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Q1. Packets from a router with policy-based routing configured are failing to reach the next hop. 

Which two additions can you make to the router configuration to enable the packets to flow correctly? (Choose two.) 

A. Enable ip proxy-arp on the exiting interface. 

B. Specify the next hop as an address. 

C. Specify the next hop as an interface. 

D. Add a match-any permit statement to the route map. 

Answer: A,B 


Here is an example: 

Router(config)#route-map Engineers permit 20 

Router(config-route-map)#match ip address 2 

Router(config-route-map)#set interface Ethernet1 

Here, instead of specifying a next-hop, it specifies that any packets matching this rule will be forwarded directly out the interface Ethernet1. This means that either the destination device must be on this segment, or there must be a router configured with Proxy ARP that can forward the packet to the ultimate destination. 

Q2. Which three statements about EIGRP wide metrics are true? (Choose three.) 

A. The maximum metric is 65536. 

B. The default delay is 1,000,000 picoseconds. 

C. They allow up to 100 hops. 

D. They allow up to 256 hops. 

E. The default delay is 1,000,000 milliseconds. 

F. The maximum metric is 51200. 

Answer: A,B,C 

Q3. A TCP/IP host is able to transmit small amounts of data (typically less than 1500 bytes), but attempts to transmit larger amounts of data hang and then time out. What is the cause of this problem? 

A. A link is flapping between two intermediate devices. 

B. The processor of an intermediate router is averaging 90 percent utilization. 

C. A port on the switch that is connected to the TCP/IP host is duplicating traffic and sending it to a port that has a sniffer attached. 

D. There is a PMTUD failure in the network path. 



Sometimes, over some IP paths, a TCP/IP node can send small amounts of data (typically less than 1500 bytes) with no difficulty, but transmission attempts with larger amounts of data hang, then time out. Often this is observed as a unidirectional problem in that large data transfers succeed in one direction but fail in the other direction. This problem is likely caused by the TCP MSS value, PMTUD failure, different LAN media types, or defective links.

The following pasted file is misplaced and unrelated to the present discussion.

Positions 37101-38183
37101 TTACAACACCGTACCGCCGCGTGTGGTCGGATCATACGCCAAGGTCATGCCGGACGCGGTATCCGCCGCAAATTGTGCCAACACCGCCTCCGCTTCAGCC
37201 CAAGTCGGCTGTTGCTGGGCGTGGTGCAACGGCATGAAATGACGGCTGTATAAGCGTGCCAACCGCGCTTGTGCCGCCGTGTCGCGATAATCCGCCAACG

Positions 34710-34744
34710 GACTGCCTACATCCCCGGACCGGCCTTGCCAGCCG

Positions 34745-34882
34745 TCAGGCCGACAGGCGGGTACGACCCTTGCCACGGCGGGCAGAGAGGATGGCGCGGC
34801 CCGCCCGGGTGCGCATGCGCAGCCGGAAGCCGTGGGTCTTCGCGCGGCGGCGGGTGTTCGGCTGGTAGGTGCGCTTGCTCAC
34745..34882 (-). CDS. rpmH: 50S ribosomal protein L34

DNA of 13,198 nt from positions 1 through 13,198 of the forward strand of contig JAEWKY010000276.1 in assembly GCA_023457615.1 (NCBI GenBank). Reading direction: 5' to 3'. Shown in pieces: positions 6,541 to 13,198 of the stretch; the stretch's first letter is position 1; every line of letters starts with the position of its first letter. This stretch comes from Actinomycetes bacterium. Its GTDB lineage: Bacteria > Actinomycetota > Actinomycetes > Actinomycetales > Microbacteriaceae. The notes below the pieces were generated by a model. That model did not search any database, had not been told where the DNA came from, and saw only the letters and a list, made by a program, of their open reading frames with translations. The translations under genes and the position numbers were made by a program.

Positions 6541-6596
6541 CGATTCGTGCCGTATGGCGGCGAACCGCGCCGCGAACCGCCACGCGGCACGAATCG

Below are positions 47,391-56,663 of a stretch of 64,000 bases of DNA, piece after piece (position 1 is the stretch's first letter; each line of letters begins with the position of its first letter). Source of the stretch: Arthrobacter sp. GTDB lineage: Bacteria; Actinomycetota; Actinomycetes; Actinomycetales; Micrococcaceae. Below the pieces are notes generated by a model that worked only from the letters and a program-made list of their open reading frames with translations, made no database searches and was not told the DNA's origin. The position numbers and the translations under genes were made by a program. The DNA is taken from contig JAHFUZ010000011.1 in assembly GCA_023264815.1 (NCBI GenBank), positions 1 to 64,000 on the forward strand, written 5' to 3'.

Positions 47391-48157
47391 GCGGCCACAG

Drag and drop the IPv6 multicast feature or protocol on the left to the correct address space on the right. 


Q5. Which two protocols does the Management Plane Protection feature support? (Choose two.) 





Answer: B,C 

Q6. Which three features are common to OSPF and IS-IS? (Choose three.) 

A. They both maintain a link-state database from which a Dijkstra-based SPF algorithm computes a shortest path tree. 

B. They both use DR and BDR in the broadcast network. 

C. They both use hello packets to form and maintain adjacencies. 

D. They both use NSSA and stub type areas to scale the network design. 

E. They both have areas to form a two-level hierarchical topology. 

Answer: A,C,E 

Q7. Which three fields are part of a TCN BPDU? (Choose three.) 

A. protocol ID 

B. version 

C. type 

D. max-age 

E. flags 

F. message age 

Answer: A,B,C 

Q8. Which command do you use to connect a dense-mode domain to a sparse-mode multicast domain? 

A. none, because there is no such command 

B. ip pim spt-threshold infinity 

C. ip pim register dense-mode 

D. ip pim dense-mode proxy-register 



For IP PIM multicast, Cisco recommends Sparse-Mode over Dense-Mode. In the midst of our network migration, we have a new network operating in Sparse-Mode with Anycast rendezvous point (RP) but our existing network is still operating in Dense-Mode. To bridge two different modes across both PIM domains, we should use the ip pim dense-mode proxy-register command on the interface leading toward the bordering dense mode region. This configuration will enable the border router to register traffic from the dense mode region (which has no concept of registration) with the RP in the sparse mode domain.